Safe movement Secure objects to the pallet if necessary. You may need a number of people to help. The route of transit should be determined and walked through before moving. Are there stairs? Are the doors big enough? The area may need to be cordoned off to work safely.
What are the risks involved and how can you minimise these? Two major risks to be aware of when handling objects are Weight Hazardous material
Always know the weight of an object before attempting to lift. Safety boots should be worn to lower risk of damage to person. To lower the risk of trapping know where every member of your team is at all times and communicate. Check all fingers, hands, feet etc are all clear before lowering object.
Hazardous materials Radioactive material Radium - containing radioactive paint can be found on dials, cameras, clocks to name a few. These objects should be handled as little as possible. Should be stored in a controlled area where access is limited and register signed.
Hazardous materials Asbestos Found in many industrial and social collections. Handling these objects should be avoided if damaged. Objects should be double bagged, labelled and stored in a controlled area. Asbestos is not necessarily removed, it can be made safe by coating with a consolidant or by suitable containment. Where asbestos is damaged and is not considered necessary to the integrity of an object disposal should be arranged.
Hazardous materials Mercury Mostly found in scientific equipment, barometers and thermometers. Should be handled with great care. They should be carried and stored upright. If a spill occurs isolate the area, pick up mercury using a mercury absorption sponge and wear nitrile gloves and a mask. Dispose contaminated sponge with health and safety advisor.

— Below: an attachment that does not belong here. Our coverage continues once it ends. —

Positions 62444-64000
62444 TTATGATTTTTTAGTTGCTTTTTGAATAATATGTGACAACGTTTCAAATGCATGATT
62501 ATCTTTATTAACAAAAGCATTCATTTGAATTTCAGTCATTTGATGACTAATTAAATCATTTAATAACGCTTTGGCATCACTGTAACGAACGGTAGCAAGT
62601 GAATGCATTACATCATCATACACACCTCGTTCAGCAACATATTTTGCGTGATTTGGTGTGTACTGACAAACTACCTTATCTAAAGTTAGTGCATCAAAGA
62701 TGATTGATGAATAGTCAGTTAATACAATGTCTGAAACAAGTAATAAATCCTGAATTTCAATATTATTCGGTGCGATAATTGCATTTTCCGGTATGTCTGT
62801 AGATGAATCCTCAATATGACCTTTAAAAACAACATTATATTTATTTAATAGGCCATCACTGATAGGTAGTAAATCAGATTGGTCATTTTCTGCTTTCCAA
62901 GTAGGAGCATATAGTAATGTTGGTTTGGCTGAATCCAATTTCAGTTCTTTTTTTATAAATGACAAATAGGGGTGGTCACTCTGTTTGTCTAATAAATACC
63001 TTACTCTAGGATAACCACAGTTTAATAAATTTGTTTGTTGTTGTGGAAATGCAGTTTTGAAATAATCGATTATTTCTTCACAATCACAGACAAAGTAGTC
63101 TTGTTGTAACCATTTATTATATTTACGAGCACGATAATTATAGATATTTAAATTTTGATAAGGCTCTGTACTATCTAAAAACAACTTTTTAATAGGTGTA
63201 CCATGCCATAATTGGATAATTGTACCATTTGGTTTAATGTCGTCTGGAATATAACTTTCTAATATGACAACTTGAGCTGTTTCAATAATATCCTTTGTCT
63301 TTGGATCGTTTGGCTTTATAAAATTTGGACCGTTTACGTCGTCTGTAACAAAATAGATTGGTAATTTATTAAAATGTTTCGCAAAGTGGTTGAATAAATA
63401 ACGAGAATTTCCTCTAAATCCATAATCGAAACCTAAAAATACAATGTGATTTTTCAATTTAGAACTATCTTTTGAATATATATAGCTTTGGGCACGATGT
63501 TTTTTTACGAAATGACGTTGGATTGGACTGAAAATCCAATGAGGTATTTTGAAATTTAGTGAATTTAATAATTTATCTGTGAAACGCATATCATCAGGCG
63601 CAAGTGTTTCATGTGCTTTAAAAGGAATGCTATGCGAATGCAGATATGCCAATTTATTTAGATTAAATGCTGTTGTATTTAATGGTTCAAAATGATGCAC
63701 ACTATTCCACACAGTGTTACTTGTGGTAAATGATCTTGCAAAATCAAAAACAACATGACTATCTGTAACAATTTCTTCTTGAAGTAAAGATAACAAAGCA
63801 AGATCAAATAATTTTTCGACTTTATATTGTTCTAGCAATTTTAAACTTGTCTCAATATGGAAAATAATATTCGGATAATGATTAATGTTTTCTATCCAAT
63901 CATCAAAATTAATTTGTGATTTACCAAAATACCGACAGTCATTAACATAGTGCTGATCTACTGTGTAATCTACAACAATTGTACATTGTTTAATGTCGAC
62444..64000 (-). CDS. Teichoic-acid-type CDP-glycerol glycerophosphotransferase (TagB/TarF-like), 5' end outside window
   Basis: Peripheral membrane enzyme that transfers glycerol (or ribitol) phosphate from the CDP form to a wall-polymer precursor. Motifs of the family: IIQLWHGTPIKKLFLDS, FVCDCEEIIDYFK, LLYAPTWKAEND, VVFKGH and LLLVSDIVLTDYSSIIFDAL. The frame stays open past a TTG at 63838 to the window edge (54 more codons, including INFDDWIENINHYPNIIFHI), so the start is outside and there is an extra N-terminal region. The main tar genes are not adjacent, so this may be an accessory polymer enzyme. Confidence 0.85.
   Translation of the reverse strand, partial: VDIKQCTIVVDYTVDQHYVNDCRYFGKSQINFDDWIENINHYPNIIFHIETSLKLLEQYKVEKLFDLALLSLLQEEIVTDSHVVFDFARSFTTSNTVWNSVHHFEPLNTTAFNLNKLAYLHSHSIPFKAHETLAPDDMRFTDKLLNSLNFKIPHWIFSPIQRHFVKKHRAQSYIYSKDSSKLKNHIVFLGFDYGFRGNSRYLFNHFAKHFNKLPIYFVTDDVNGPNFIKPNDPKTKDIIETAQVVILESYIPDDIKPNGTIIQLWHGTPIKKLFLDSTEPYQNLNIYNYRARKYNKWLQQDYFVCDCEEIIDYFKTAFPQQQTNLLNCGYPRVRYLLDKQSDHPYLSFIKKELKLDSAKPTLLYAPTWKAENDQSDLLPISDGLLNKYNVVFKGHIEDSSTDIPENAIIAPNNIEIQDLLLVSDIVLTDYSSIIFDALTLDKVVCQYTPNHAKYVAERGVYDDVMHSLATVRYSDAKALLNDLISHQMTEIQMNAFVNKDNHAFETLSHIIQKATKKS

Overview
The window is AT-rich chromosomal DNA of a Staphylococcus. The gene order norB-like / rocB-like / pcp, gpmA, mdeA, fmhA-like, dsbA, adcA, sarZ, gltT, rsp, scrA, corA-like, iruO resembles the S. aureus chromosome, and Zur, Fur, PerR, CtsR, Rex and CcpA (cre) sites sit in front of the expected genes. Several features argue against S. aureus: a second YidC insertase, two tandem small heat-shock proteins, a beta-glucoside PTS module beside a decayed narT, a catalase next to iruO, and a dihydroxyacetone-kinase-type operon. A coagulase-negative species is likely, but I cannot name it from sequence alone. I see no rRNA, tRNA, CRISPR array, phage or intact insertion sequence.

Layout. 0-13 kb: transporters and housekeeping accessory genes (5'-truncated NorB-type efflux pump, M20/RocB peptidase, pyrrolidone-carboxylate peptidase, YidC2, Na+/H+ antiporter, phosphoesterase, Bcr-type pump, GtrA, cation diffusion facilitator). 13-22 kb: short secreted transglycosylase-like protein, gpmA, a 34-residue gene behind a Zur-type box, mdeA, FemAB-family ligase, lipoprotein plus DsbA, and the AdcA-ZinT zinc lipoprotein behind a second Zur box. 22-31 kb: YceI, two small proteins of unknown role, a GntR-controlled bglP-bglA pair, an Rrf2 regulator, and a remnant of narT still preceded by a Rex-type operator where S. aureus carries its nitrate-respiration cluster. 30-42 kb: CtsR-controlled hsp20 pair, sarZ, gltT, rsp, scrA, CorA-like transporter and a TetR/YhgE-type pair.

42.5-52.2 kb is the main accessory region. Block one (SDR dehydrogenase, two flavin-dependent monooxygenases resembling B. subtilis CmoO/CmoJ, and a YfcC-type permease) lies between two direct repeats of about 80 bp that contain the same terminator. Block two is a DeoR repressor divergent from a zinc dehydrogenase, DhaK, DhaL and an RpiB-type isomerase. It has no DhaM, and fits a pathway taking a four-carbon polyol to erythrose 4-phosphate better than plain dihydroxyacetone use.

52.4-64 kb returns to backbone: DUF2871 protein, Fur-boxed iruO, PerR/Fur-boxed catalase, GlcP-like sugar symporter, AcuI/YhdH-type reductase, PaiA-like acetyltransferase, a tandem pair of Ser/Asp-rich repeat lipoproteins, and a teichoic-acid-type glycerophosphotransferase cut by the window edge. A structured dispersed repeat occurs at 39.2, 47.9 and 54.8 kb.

Practical exercise In small groups or pairs choose a large object and think about how you would move it out of the building. Think about the equipment available and PPE you might need. Fill out a method statement and risk assessment to help thoroughly think through the process. Think step by step. Lets see if they work!
Dealing with external Contractors Larger objects may be able to be moved by a number of willing and able staff. But sometimes outside contractors may need to be called in.
Dealing with external Contractors Sometimes working with Specialists is the best way forward for a number of reasons; If machinery needs to be dismantled and re-assembled to move. Specialist Knowledge. They may have access to equipment that you do not have, or the licence to use. Time elements.
Dealing with external Contractors Background to the work going ahead; Obtain new store to rent via estate agent. Liaising with airport and contractors. Good communication! Working with contractors to carry out the move that we had used before and that we felt comfortable with. Obtaining and approving risk assessments and method statements before any work goes ahead.
Scheme of working One person plus crane and contractors at the new store. One person plus crane, low loaders and contractors straight to the airport. During the process we encountered a problem, a plane was parked in front of the hanger.
The RJX was broken down into five separate components in advance and stored on their own skates. Each part could be towed out and craned onto the low loaders.
Each component was craned off outside and towed in.
Lessons learnt Stick with contractors you know and trust. Even contractors need to complete risk assessments and method statements in advance. When working with contractors you don’t need too many museum staff. You can’t control and plan everything due to unforeseen circumstances. Deal with the current problem and then get back on track when it is safe to do so. Even problems can occur with Specialists.
Conclusion Think about the job. Can it be done in-house or do you need a specialist? If you use external contractors they still need to be managed by you and are your responsibility. Approve paperwork from your contractor and make sure you are happy. Paperwork and planning; so that you are covered and so that you have thought about everything. It is also helpful to keep if you have a similar move in the future.
Keep calm and carry on If the worst happens and it doesn’t work out how you planned it; Stop, make the area safe and re-evaluate.